George MacDonald and His Work, by G.K. Chesterton

George MacDonald and His Work
G.K. Chesterton
June 11, 1901

Reprinted with the kind permission of John Flynn, from George MacDonald in the Pulpit, compiled by J. Joseph Flynn and David Edwards and published by Johannesen Printing and Publishing, 1996. 

   One by one the eminent novelists of the Victorian era are being born again to the democracy in the form of cheap editions, so that by this time the aspiring chimney-sweep could really buy the nucleus of a very good paper library for a few shillings. There is one novelist whom Messrs. Newnes have just noticed in his manner who is, unless I am mistaken, one of the most remarkable men of our time. Dr. George MacDonald will be discovered some day, as Blake, another man of genius, artistically faulty, has been discovered: until then he will be, like Blake, neglected, contemned, and quarried industriously by people who wish to borrow ideas. If to be a great man is to hold the universe in one’s head or heart, Dr. MacDonald is great. No man has carried about with him so naturally heroic an atmosphere. At one time he used to give performances of “The Pilgrim’s Progress,” appearing himself as Great-heart; and the mere possibility of the thing is typical, for it would be possible with no other modern man. The idea of Matthew Arnold in spangled armour, of professor Huxley waving a sword before the footlights, would not impress us with unmixed gravity. But Dr. MacDonald seemed an elemental figure, a man unconnected with any particular age, a character in one of his own fairy tales, a true mystic to whom the supernatural was natural.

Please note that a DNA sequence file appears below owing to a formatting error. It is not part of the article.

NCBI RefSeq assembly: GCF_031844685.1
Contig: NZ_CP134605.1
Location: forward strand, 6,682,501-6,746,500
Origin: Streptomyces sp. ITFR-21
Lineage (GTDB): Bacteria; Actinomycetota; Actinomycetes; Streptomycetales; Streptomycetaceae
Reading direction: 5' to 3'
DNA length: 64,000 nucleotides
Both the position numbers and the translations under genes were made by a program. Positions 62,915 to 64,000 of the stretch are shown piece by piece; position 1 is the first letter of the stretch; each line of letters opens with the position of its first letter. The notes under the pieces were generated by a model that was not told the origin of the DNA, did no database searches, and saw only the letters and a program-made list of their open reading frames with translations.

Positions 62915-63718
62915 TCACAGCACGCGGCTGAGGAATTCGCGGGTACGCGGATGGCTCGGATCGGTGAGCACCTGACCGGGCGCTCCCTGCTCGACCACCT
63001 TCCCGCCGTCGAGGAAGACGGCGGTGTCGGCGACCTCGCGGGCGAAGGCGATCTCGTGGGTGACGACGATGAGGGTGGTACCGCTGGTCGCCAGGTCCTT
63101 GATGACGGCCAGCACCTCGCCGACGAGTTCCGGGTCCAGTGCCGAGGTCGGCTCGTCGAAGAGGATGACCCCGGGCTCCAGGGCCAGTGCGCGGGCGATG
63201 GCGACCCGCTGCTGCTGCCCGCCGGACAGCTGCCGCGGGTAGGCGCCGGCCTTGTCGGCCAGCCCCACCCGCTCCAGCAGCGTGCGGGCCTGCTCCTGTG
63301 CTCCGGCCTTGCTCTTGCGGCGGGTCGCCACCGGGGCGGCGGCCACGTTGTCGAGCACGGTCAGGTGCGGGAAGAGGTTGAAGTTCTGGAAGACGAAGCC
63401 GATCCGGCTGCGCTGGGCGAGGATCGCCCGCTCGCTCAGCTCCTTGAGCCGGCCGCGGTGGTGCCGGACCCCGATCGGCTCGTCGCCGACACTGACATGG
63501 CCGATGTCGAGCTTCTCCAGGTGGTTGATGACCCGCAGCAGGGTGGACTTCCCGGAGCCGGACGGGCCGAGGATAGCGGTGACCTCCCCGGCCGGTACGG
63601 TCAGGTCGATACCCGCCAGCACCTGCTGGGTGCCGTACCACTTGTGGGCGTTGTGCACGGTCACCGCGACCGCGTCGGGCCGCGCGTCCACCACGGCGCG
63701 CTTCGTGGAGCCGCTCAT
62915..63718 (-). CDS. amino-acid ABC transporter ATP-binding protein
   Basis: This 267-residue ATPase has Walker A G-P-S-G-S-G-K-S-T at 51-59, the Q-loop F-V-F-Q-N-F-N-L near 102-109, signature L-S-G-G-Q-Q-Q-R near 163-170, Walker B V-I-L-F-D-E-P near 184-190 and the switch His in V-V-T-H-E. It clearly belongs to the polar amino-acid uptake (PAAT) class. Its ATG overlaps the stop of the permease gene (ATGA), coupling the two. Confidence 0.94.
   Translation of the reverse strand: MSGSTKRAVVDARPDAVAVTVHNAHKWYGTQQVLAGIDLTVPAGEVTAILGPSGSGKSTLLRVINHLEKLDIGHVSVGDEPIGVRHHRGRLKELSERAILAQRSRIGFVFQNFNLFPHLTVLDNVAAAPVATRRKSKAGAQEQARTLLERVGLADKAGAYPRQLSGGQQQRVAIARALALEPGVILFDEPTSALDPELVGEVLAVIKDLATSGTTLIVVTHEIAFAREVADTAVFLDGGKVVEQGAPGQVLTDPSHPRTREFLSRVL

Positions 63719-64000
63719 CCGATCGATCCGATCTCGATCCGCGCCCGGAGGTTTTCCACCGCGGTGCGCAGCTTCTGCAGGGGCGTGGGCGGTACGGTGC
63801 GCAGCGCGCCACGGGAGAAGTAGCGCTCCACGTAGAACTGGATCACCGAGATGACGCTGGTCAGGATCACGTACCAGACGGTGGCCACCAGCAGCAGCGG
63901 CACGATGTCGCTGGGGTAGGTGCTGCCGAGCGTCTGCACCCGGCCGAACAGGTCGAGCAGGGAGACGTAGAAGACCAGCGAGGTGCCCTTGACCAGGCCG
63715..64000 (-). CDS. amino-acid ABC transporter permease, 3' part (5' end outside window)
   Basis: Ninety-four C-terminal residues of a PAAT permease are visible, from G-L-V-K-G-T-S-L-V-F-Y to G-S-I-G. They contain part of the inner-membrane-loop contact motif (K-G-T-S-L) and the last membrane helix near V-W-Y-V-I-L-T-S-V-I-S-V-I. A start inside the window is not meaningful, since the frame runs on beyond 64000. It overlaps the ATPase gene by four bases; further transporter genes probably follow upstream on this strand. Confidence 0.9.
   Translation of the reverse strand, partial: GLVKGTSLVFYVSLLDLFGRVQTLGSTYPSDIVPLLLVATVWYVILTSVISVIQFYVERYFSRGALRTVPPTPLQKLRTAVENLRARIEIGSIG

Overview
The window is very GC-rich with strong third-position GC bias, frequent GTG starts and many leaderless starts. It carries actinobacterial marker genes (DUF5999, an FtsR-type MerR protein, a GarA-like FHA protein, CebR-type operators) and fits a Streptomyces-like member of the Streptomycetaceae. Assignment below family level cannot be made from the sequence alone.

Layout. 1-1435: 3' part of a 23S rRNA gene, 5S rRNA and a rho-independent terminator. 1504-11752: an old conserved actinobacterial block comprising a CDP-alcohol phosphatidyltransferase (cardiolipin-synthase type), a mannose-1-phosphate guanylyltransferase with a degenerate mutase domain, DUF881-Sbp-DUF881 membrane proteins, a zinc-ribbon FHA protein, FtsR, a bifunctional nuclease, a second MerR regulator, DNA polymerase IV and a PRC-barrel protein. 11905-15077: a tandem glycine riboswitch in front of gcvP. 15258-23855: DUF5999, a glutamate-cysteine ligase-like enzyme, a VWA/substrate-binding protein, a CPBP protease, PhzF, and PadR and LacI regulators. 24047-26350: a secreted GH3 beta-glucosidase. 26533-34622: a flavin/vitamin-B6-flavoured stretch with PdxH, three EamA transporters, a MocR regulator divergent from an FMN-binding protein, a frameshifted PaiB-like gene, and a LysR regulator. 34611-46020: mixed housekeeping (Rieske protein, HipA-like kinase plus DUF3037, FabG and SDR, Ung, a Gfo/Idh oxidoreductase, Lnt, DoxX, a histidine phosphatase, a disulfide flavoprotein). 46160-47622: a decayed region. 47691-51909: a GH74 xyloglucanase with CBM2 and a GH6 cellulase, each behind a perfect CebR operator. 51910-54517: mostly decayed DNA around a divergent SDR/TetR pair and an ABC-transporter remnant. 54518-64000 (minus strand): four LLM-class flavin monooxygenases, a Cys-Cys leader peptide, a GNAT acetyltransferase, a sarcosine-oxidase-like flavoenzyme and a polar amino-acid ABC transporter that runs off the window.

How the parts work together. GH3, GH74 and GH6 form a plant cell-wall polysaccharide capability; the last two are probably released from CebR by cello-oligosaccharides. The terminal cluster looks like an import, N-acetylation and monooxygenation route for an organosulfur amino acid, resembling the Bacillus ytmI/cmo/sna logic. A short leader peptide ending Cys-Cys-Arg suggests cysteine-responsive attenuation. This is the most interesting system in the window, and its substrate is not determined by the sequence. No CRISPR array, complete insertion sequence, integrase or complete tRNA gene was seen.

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   Many religious writers have written allegories and fairy tales, which have gone to creating the universal conviction that there is nothing that shows so little spirituality as an allegory, and nothing that contains so little imagination as a fairy tale. But from all these Dr. MacDonald is separated by an abyss of profound originality of intention. The difference is that the ordinary moral fairy tale is an allegory of real life. Dr. MacDonald’s tales of real life are allegories, or disguised versions, of his fairy tales. It is not that he dresses up men and movements as knights and dragons, but that he thinks that knights and dragons, really existing in the eternal world, are dressed up here as men and movements. It is not the crown, the helmet, or the aureole that are to him the fancy dress; it is the top hat and the frock coat that are, as it were, the disguise of the terrestrial stage conspirators. His allegoric tales of gnomes and griffins do not lower a veil, but rend it. In one of those strange half-decipherable books, like the wild books of a prophet, which he has published in his old age, the hero is shown a glorious rose-bush, and told that it is standing in the same place as the piano in his drawing-room. To understand this idea is to understand George MacDonald, so long as we remember that it is not the rose-bush that is the symbol, but the piano.